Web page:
Manet et manebit was the motto of the artist. He lived to paint and he painted much after his paralytic seizure. He was a brilliant raconteur, and, as Degas said, was at one time as well known in Paris as Garibaldi, red shirt and all. The truth is, Manet, after being forced with his back to the wall, became the active combatant in the duel with press and public. He was unhappy if people on the boulevard did not turn to look at him. “The most notorious painter in Paris” was a description which he finally grew to enjoy. It may not be denied that he painted several pictures as a direct challenge to the world, but a painter of offensive pictures he never was. The execrated Picnic, proscribed by the jury of the Salon in 1861, was shown in the Salon des Refuses (in company with works by Bracquemond, Cazin, Fantin-Latour, Harpignies, Jongkind, J. P. Laurens, Legros, Pissarro, Vollon, Whistler the mildest-mannered crew of pirates that ever attempted to scuttle the bark of art), and a howl arose. What was this shocking canvas like ? A group of people at a picnic, several nudes among them. In vain it was pointed out to the modest Parisians (who at the time revelled in the Odalisque of Ingres, in Cabanel, Gérôme, Bouguereau, and other delineators of the chaste) that in the Louvre the Concert of Giorgione depicted just such a scene; but the mixture of dressed and undressed was appalling, and Manet became a man marked for vengeance. Perhaps the exceeding brilliancy of his paint and his unconventional manner of putting it on his canvas had as much to do with the obloquy as his theme. And then he would paint the life around him instead of producing pastiches of old masters or sickly evocations of an unreal past.
He finished Olympia the year of his marriage, and refused to exhibit it; Baudelaire insisted to the contrary. It was shown at the Salon of 1865 (where Monet exhibited for the first time) and became the scandal of the day. Again the painter was bombarded with invectives. This awful nude, to be sure, was no more unclothed than is Cabanel’s Venus, but the latter is pretty and painted with soap-suds and sentimentality. The Venus of Titian is not a whit more exposed than the slim, bony, young woman who has just awakened in time to receive a bouquet at the hands of her negress, while a black cat looks on this matutinal proceeding as a matter of course. The silhouette has the firmness of Holbein; the meagre girl recalls a Cranach. It is not the greatest of Manet; one could say, despite the bravura of the performances, that the painter was indulging in an ironic joke. It was a paint pot flung in the face of Paris. Olympia figured at the 1887 exhibition in the Pavilion Manet. An American (the late William M. Laffan) tried to buy her. John Sargent intervened, and a number of the painter’s friends, headed by Claude Monet, subscribed a purse of twenty thousand francs. In 1890 Monet and Camille Pelletan presented to M. Fallières, then Minister of Instruction, the picture for the Luxembourg, and in 1907 (January 6), thanks to the prompt action of Clemenceau, one of Manet’s earliest admirers, the hated Olympia was hung in the Louvre. The admission was a shock, even at that late day when the din of the battle had passed. When in 1884 there was held at the École des Beaux-Arts a memorial exposition of Manet’s works, Edmond About wrote that the place ought to be fumigated, and Gérôme “brandished his little cane” with indignation. Why all the excitement in official circles? Only this: Manet was a great painter, the greatest painter in France during the latter half of the nineteenth century. Beautiful paint always provokes hatred. Manet won. Nothing succeeds like the success which follows death. (Our only fear nowadays is that his imitators won’t die. Second-rate Manet is as bad as second-rate Bouguereau.) If he began by patterning after Hals, Velasquez, and Goya, he ended quite Edouard Manet; above all, he gave his generation a new vision. There will be always the battle of methods. As Mr. MacColl says: “Painting is continually swaying between the chiaroscuro reading of the world which gives it depth and the colour reading which reduces it to flatness. Manet takes all that the modern inquisition of shadows will give to strike his compromise near the singing colours of the Japanese mosaic.”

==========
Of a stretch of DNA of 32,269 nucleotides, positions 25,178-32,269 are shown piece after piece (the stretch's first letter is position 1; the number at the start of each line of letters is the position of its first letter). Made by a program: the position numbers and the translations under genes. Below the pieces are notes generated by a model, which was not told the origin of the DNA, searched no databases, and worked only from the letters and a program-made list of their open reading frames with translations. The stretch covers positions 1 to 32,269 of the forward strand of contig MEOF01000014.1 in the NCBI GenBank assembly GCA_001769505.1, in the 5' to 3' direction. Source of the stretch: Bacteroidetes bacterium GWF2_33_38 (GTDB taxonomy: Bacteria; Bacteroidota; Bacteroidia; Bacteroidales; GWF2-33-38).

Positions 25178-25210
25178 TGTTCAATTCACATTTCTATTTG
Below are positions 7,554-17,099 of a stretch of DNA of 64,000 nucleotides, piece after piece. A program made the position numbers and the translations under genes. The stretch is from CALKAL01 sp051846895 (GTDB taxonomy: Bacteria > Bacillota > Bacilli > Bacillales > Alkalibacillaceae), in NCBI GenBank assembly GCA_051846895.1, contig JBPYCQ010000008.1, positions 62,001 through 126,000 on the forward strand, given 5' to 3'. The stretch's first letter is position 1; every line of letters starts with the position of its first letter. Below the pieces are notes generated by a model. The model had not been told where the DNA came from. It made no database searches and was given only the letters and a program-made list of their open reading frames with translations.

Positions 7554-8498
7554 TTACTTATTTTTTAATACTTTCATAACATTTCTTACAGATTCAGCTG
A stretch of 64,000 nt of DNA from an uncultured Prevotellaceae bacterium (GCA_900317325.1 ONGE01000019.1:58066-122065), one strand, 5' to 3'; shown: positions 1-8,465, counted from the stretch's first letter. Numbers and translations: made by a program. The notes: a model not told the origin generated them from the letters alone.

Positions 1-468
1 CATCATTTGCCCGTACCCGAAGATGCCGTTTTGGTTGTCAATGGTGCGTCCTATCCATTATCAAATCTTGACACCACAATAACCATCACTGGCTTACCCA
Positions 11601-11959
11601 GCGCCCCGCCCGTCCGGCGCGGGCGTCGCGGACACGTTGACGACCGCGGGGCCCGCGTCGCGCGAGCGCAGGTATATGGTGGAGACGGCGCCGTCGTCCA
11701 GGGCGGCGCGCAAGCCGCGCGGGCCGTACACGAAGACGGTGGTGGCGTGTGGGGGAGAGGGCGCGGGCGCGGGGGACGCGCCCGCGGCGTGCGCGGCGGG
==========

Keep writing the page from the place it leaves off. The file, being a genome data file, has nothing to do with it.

What a wit this Parisian painter possessed! Durettells of a passage at arms between Manet and Alfred Stevens at the period when the former’s Le Bon Bock met for a wonder with a favourable reception at the Salon of 1873. This portrait of the engraver Belot smoking a pipe, his fingers encircling a glass, caused Stevens to remark that the man in the picture “drank the beer of Haarlem.” The mot nettled Manet, whose admiration for Frans Hals is unmistakably visible in this magnificent portrait. He waited his chance for revenge, and it came when Stevens exhibited a picture in the Rue Lafitte portraying a young woman of fashion in street dress standing before a portière which she seems about to push aside in order to enter another room. Manet studied the composition for a while, and noting a feather duster elaborately painted which lies on the floor beside the lady, exclaimed: “Tiens! elle a donc un rendezvous avec le valet de chambre?”